5 Myths About Lyme Disease | August 09, 2018
Most people have heard of Lyme disease but the majority would be hard pressed to describe the mechanics of it, or the exact effects it has on a patient’s body. That’s not entirely their fault; Lyme is a particularly tricky disease to come to terms with and understand. Many doctors still don’t fully grasp the long-term effects, which transform dramatically over time and provide Lyme with its nom de guerre ‘The Great Imitator’, describing the disease’s frustrating ability to mimic other disorders.
Cutting through the white noise and getting to the heart of Lyme can be a tall order. There’s lot we don’t understand about the disease, but there’s also a lot we do; clearing up some widespread myths is a good start in laying a foundation of knowledge about the debilitating disorder, providing patients and family members with accurate, incisive information on which to act.
1 – Lyme Disease always causes a bullseye rash
Most people associate Lyme with a distinctive rash, which forms in the shape of a bullseye; a red patch in the centre, surrounded by another red ring. Lyme is spread through tick bites, with the rash forming at the site of the bite. While this distinctive rash is an excellent tell-tale symptom of Lyme, it’s not the one-size-fits-all indicator that most people think it is. In fact, only around 50% of patients infected with Lyme present with a rash, and of them, only half again have the bullseye pattern. Any sort of rash which occurs concurrently with flu-like symptoms (another early Lyme indicator) should be checked out, and Lyme disease should be kept in mind.
2 – Lyme can be accurately diagnosed by a blood test
Lyme is not just difficult to detect through symptoms; it’s also tough to pin down through tests. If you or your doctor is concerned about the presence of Lyme, he or she will most likely order a two-tiered blood test, which consists of an ELISA test (which measures the amount of antibodies produced by the body to combat the Lyme bacterium in the system) followed by a Western blot, which screens for specific protein patterns characteristic of Lyme. Unfortunately, while they may sound comprehensive, these forms of blood test can often miss the mark, as in the early Lyme stages, not enough antibodies are present to return correct readings. If standard blood testing comes back negative but you still strongly suspect Lyme, consult with your doctor about more rigorous further tests.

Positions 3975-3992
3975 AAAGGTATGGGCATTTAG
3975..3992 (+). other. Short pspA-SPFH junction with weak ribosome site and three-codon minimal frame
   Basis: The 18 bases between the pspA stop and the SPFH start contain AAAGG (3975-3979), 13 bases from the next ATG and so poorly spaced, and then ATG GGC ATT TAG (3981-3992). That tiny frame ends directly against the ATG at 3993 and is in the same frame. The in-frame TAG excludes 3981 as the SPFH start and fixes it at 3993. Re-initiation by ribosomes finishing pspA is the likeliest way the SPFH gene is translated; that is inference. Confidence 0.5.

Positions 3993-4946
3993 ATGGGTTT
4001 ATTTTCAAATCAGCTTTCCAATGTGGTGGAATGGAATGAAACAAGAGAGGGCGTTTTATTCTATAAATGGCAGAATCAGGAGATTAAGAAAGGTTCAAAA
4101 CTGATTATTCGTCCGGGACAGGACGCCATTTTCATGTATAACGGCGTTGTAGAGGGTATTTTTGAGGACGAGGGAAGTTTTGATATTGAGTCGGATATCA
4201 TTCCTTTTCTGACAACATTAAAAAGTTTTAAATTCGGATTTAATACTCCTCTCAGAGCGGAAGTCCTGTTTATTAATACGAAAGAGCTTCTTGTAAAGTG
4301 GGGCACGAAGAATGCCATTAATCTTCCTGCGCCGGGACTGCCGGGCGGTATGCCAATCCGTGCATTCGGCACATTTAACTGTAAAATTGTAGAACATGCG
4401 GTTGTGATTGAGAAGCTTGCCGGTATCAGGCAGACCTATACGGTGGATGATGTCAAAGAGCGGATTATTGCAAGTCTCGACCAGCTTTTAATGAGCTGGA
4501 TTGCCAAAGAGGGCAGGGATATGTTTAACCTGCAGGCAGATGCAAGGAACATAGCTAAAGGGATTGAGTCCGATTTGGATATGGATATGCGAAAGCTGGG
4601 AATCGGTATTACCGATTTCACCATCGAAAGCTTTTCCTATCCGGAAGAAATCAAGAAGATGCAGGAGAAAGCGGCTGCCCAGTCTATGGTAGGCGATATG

3 – Lyme is an American disease
In Europe, Lyme has a reputation for being a solely American disease. It’s difficult to pinpoint exactly where this reputation comes from, but it seems that it has something to do with the conflating of two different stages of Lyme, the acute and chronic. Chronic Lyme disease is still regarded as a fabrication in some medical circles; the investigation into the long-term effects of Lyme started in America, and so chronic Lyme has come to be seen as somewhat of an American invention in Europe. Unfortunately, this is extremely dangerous thinking; Lyme is just as prevalent in Europe as the U.S., and the debilitating effects of chronic Lyme should not be taken lightly, or written off as the delusions of hypochondriac Americans.
4 – Antibiotics are the only way to treat Lyme
Antibiotics are a very effective way to treat Lyme, but only if it is caught in the early stages. Unfortunately, only a minority of patients manage to recognise the early symptoms, meaning that most cases lose the window of opportunity during which antibiotics can be most effective. Because the early symptoms mimic a cold or flu, many patients are inclined to let the symptoms linger, convinced they’ll go away by themselves; by doing so, they miss the period when antibiotics can be most effective (two to four weeks after infection). Even after antibiotic treatment, studies show that around 20% percent of people still exhibit symptoms. Generally speaking, the longer Lyme has been in the system, the harder it is to combat; ideally, a multi-pronged approach is required.
5 – You can only catch Lyme in the summer
While it’s undeniably true that cases of Lyme go up in the summer months, you shouldn’t let your guard down in the wintertime. Ticks do not technically just die off all of a sudden when summer ends; temperatures have to fall below 12 ℃ for ticks to start expiring, meaning there is a viable Lyme threat in autumn and spring in most areas, stretching to all year round in some countries or U.S. states. Due to the numbing agent that ticks possess in their saliva, you won’t know anything about it when you’ve been bitten; the best form of prevention is always a thorough body check whenever you’ve been out and about in woody or grassy areas, whatever the season.
Tags: blood test, Chronic Lyme, Lyme disease, tick, tick-borne disease,